Can Chickens Eat Mint?

Can chickens eat mint

Can chickens eat mint? Glad you asked. Chickens eat various food such as basil, but can chickens eat mint? Is it good for them? What about mint leaves and stems? Continue reading to find out.

Can Chickens Eat Mint?

Yes, chickens can eat mint including the stems and leaves, but before you start serving mint to your flock, there are a few risks you should be aware of first. Keep reading to find out what’s good and bad about serving mint to chickens.

Is Mint Good for Chickens?


The good news is yes, all mint parts are good and safe for chickens to eat in moderation. However, you need to learn how to prepare it to prevent some risks.

Mint is a source of several nutrients such as vitamins, minerals, fiber, proteins and carbs that can the health of your hens. in addition to a high water content which makes it a great treat for a summer month as it can aid your chicken to stay well-hydrated.

Down below, we’ve put together some of the health benefits of serving mint to chickens.


Chickens need vitamins to maintain their body functions. Below are several vitamins that poultry can get from mint.

  • Vitamin A is essential for your chicken to maintain healthy organs and eyes.
  • Vitamin C helps produce antibodies which are necessary for chickens’ immune system, and it’s also an anti-inflammatory


Chickens need various minerals in their food. Below are some minerals that hens can get from mint.

  • Potassium in mint keep blood pressure in check and protect your backyard pet from strokes and other diseases like kidney stones and osteoporosis.
  • Calcium content of mint help fowl build and maintain healthy and strong bones. The chickens’ heart, muscles and nerves also require calcium to work properly.
  • Magnesium content of mint aids the birds’ body to have healthy blood sugar levels in addition to a healthy heart.
  • Iron content of mint is essential for chickens’ body to create healthy red blood cells.
  • Phosphorus in mint help’s chickens’ body filter and remove waste from the kidneys. It also helps chickens in repairing cells and tissues.


Mint consists of 7% fiber which keep your chickens’ digestion system in good condition.


Mint also contains 3.6% protein which is required for your chickens’ growth.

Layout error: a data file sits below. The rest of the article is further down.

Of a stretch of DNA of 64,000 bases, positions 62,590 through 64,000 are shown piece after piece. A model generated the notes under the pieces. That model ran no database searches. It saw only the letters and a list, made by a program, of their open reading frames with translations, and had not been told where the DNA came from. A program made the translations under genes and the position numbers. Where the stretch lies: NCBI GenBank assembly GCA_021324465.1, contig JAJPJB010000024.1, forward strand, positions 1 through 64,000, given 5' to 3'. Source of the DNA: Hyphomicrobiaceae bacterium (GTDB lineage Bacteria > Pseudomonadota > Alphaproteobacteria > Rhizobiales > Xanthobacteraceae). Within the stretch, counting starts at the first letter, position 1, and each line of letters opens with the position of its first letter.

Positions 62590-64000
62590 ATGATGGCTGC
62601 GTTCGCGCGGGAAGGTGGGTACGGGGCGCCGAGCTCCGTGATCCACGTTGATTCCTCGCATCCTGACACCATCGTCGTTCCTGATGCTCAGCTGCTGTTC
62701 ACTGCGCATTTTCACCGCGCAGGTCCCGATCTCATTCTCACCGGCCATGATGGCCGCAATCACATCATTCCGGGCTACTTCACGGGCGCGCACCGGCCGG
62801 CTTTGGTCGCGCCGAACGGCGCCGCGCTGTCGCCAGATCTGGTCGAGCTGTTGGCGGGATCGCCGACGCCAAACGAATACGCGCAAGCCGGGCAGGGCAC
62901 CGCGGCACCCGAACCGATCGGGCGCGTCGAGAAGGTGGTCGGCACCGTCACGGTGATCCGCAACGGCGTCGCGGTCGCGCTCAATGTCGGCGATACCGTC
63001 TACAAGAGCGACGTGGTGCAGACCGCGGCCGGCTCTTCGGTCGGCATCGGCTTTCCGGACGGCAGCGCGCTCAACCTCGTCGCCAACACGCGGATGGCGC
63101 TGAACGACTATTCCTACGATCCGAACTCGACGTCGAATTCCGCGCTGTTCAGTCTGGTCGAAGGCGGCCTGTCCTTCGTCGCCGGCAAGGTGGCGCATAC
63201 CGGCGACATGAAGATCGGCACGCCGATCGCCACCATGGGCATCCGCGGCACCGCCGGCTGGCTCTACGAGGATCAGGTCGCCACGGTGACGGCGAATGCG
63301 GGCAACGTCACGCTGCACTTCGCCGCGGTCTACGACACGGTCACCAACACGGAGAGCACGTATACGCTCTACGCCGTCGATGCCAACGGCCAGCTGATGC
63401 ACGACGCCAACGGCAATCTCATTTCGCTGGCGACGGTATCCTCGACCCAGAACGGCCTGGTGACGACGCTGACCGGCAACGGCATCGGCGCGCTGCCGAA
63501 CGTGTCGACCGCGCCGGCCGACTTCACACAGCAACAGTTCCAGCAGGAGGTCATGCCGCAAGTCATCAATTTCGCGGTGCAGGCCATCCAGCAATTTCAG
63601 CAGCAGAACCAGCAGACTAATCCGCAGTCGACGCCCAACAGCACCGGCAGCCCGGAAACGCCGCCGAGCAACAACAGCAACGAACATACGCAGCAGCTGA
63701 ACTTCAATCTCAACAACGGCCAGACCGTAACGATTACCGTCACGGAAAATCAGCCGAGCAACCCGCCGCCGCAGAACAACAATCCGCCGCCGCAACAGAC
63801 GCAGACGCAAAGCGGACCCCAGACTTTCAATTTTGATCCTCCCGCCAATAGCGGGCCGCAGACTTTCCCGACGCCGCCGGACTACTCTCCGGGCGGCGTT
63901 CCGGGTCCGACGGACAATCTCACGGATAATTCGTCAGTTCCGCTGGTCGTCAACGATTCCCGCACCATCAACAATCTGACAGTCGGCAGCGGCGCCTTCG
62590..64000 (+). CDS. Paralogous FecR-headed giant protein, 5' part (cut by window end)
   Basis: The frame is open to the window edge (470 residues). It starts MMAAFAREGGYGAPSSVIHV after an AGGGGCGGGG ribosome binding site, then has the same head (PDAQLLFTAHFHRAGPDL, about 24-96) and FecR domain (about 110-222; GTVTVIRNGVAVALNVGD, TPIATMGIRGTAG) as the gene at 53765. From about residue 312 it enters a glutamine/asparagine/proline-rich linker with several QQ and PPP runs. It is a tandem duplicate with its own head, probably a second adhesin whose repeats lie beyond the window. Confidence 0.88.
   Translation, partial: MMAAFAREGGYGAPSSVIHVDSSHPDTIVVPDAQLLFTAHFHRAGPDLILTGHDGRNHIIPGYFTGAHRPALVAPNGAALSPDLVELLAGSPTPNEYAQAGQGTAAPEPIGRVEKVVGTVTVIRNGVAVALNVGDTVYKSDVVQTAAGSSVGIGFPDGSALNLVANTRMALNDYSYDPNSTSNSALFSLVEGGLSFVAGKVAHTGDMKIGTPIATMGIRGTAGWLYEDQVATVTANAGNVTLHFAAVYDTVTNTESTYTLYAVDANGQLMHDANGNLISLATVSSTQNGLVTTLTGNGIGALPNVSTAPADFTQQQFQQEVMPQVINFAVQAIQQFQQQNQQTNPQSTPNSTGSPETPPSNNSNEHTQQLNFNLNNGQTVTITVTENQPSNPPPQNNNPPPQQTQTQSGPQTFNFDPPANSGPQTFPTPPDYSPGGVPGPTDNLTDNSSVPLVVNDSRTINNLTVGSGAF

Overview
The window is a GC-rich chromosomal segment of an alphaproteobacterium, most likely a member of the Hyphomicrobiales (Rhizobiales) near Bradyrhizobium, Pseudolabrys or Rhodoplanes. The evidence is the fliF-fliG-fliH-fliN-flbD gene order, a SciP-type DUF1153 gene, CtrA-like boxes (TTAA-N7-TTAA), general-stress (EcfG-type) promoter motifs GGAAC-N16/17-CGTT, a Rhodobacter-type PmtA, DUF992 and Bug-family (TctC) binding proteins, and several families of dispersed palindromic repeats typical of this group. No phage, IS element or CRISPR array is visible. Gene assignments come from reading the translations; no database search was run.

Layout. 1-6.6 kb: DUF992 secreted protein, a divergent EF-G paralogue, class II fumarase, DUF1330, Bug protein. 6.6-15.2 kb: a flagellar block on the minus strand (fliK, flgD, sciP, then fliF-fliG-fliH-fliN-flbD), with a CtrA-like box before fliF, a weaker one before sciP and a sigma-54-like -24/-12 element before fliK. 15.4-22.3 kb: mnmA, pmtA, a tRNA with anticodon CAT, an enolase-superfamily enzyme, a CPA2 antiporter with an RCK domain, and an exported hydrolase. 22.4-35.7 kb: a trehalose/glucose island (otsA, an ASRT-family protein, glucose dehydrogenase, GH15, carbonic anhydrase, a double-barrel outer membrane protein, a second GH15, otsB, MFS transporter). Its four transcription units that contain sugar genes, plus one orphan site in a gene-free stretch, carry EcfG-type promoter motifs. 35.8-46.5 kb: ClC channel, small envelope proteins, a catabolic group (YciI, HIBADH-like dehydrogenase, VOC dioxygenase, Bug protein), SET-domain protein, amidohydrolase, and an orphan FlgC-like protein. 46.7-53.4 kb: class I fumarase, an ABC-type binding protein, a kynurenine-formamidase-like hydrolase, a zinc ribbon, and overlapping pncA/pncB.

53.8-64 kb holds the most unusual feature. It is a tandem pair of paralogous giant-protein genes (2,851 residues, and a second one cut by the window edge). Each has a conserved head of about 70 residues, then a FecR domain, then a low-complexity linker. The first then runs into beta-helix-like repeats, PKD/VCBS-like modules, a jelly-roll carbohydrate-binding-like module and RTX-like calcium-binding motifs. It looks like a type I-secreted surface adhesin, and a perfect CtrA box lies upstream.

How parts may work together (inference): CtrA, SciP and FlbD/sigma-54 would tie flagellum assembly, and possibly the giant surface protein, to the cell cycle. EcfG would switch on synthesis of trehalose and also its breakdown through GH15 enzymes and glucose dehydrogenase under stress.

Is Mint Bad for Chickens?

No, mint is neither bad nor poisonous to chickens. However, eating extensive amounts can cause some serious side effects like digestion issues and diarrhea due to the high moisture content.

Do Chickens Like Mint?

Yes, chickens do like mint; they find it palatable and would happily eat it whenever they can.

Want to make sure? Watch this video

However, there’s a chance your chickens won’t be interested at all, and that’s okay. Chickens are different with their own dietary preferences.

If your chickens aren’t interested in a food, there are many others that you can substitute it with.

How Much Mint Can Chickens Eat?

There is no rule about how much mint chickens can eat. However, mint or any food should never make up more than 5-10% of your chickens’ total daily calories. You should consider mint as treats, not as replacement for their main diet. If you give chickens mint, it should be a part of a well-balanced food.

How to Feed Mint to Chickens?

Here is how you can offer mint to chickens.

  • It is best to seek out organic mint whenever possible.
  • Wash the mint to remove any potential pesticides from the skin.
  • Mix the mint with other food that your chickens usually eat.
  • begin with a small amount of mint the first time you give it to your chicken to see if they show any negative signs. It’s wise to do this with any new snack.

Conclusion: Can Chickens Eat Mint?


Yes, chickens can eat mint, including the leaves and stems in moderate amounts. It is healthy, delicious and completely safe for chickens. However, it can cause some issues if excessively consumed.

And with many healthy options out there. Mint is best served up with other food that your chicken eat.

Keep mint as a special treat, and don’t replace it with the chickens’ main diet.

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